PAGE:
Songs with giant hooks, loud riffs, and lyrics about awkward longing will never go out of style. Weezer has been one of the leading providers of such music for more than 20 years, netting at least three generations of young fans in the process. At the band’s rare Maine appearance at the Maine State Pier, the sold-out crowd proved this vitality, stretching beyond the venue’s gates into the parking area and nearby piers. And for a band that first hit the airwaves in 1994, the median age of attendees trended startlingly low.
These fans were rewarded with a set that spanned the band’s entire career, touching on all nine of their official albums, with the lone exception of 2010’s Hurley. There are very few post-grunge rock bands that can play a 90-minute set containing essentially nothing but hits – songs that you know, even if you forgot them or don’t know that you know them – and Weezer is one. They’re a singles band rather than an album band, and they’re an uncommon act that can uncork a stretch of muscular, iconic numbers that include “Dope Nose,” “Say It Ain’t So,” and “The Good Life,” and it may not even be the evening’s highlight.
There is a common perception among older fans that the band’s later material, particularly everything since 2002’s Maladroit, is discernibly worse than the band’s 1990s heyday. This is a false assumption – Cuomo’s songwriting has remained consistent throughout his career, both in quality and tone. What has changed (apart from those fans growing older) is his albums’ production, which has gotten glossier and more compressed, and can make the songs sound less appealing. The live setting, however, levels all eras of the band’s recordings. Even maligned late-period songs such as “Beverly Hills” and “Troublemaker” sounded of a part with classic material such as “Hash Pipe,” and received similar enthusiasm from the audience.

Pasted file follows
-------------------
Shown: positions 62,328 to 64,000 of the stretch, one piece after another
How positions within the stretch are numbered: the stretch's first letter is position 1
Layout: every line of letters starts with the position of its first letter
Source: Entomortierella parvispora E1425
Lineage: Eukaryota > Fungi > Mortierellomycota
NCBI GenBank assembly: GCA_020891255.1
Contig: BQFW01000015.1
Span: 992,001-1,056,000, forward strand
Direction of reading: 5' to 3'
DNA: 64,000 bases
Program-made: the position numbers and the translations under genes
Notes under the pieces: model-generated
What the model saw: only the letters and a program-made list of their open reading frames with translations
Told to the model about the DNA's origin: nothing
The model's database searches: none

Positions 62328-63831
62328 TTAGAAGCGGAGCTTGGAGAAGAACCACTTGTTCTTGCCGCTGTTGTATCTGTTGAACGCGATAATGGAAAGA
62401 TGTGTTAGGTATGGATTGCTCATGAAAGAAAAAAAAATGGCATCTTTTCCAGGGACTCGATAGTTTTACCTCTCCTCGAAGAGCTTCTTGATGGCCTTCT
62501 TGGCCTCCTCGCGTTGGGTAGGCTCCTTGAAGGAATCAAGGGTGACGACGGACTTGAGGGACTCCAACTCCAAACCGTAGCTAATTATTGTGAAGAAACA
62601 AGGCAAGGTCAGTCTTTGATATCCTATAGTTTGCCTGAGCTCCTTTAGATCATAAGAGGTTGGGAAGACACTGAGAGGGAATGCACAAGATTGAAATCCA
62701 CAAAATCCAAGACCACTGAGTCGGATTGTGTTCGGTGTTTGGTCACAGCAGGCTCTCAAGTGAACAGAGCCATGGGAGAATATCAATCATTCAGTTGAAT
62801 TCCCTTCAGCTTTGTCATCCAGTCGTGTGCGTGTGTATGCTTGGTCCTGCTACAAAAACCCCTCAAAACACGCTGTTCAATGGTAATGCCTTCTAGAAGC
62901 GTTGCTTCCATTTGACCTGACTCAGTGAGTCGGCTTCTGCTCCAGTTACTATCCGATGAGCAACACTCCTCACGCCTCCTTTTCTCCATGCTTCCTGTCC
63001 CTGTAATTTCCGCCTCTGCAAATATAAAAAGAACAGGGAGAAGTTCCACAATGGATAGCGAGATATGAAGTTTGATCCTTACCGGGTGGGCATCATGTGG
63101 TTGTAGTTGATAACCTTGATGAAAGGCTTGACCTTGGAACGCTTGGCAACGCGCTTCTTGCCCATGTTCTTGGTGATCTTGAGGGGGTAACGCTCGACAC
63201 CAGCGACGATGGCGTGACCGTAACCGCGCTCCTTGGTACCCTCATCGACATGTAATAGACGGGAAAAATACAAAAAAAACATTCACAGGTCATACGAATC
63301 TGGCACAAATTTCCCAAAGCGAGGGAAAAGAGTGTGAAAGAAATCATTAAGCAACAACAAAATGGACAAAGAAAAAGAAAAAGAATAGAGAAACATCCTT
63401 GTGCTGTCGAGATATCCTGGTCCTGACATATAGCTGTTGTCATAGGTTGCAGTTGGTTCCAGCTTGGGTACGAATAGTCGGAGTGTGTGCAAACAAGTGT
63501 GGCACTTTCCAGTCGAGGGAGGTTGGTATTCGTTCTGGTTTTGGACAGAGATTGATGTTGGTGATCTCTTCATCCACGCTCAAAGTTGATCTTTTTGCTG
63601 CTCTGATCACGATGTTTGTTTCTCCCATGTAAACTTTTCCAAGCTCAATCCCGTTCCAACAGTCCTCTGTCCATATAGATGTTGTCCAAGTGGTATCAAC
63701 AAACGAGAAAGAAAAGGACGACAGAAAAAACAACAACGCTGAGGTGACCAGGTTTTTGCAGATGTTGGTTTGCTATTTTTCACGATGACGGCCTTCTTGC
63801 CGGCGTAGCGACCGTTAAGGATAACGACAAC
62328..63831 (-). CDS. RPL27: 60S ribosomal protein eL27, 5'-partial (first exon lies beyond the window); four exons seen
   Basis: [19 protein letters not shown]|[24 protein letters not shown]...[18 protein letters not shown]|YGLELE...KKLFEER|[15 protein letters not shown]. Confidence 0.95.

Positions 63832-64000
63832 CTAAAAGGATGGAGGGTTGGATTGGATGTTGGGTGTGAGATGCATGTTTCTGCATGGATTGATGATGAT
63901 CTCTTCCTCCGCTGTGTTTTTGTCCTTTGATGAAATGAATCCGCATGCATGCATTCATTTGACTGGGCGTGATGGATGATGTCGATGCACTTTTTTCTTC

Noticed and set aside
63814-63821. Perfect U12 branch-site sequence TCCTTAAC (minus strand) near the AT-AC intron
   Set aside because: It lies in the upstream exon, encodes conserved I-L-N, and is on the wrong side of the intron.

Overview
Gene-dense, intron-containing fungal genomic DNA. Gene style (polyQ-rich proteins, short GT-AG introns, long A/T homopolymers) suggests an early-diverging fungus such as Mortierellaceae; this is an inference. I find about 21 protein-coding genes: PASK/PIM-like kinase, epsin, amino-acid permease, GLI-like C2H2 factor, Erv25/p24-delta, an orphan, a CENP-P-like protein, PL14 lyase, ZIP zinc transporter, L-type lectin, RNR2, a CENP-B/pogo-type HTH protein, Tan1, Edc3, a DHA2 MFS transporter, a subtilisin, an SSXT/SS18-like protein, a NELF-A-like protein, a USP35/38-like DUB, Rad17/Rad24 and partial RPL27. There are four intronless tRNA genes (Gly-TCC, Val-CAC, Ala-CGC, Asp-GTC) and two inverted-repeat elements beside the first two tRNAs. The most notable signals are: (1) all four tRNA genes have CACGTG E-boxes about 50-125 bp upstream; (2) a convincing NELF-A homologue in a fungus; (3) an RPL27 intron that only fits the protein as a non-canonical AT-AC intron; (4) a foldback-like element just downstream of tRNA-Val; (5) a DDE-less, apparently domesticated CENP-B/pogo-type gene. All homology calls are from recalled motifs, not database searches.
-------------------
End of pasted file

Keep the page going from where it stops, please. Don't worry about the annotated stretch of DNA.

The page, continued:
It was this enthusiasm that buoyed the whole experience. There was a clinical aspect to Cuomo’s on-stage approach, as if he were going through the rock-star poses to fulfill a job requirement (this could have been a projection on my part, as a scraggly beard obscured his facial expressions). This is no doubt part of the whole Weezer appeal, to appear standoffish even in front of your giant Van-Halen-inspired logo, and the fans played their part in making the night come alive. The crowd was frequently an ocean of raised fists, and they sang along to songs such as “El Scorcho” with such gusto that it nearly drowned the PA system out.
The one weak spot of the set was the material from their latest album, “Everything Will Be All Right in the End.” Weezer’s late-career work ages better than it sounds on arrival, and “Back to the Shack,” their biggest current single, is a misguided ode to rock snobbery – complete with a lame “disco sucks” joke – even if it ironically comes atop one of their more danceable rhythms. The song sounds like Weezer’s attempt to plant the flag of rock in a music landscape ruled by EDM, but they made a stronger case for the strength of guitar-bass-drum music with the performance itself, a communal experience that came across like Cheap Trick gigs might have in the disco era: catchy, compelling and highly rousing.
WHERE: Maine State Pier, Portland
REVIEWED: July 31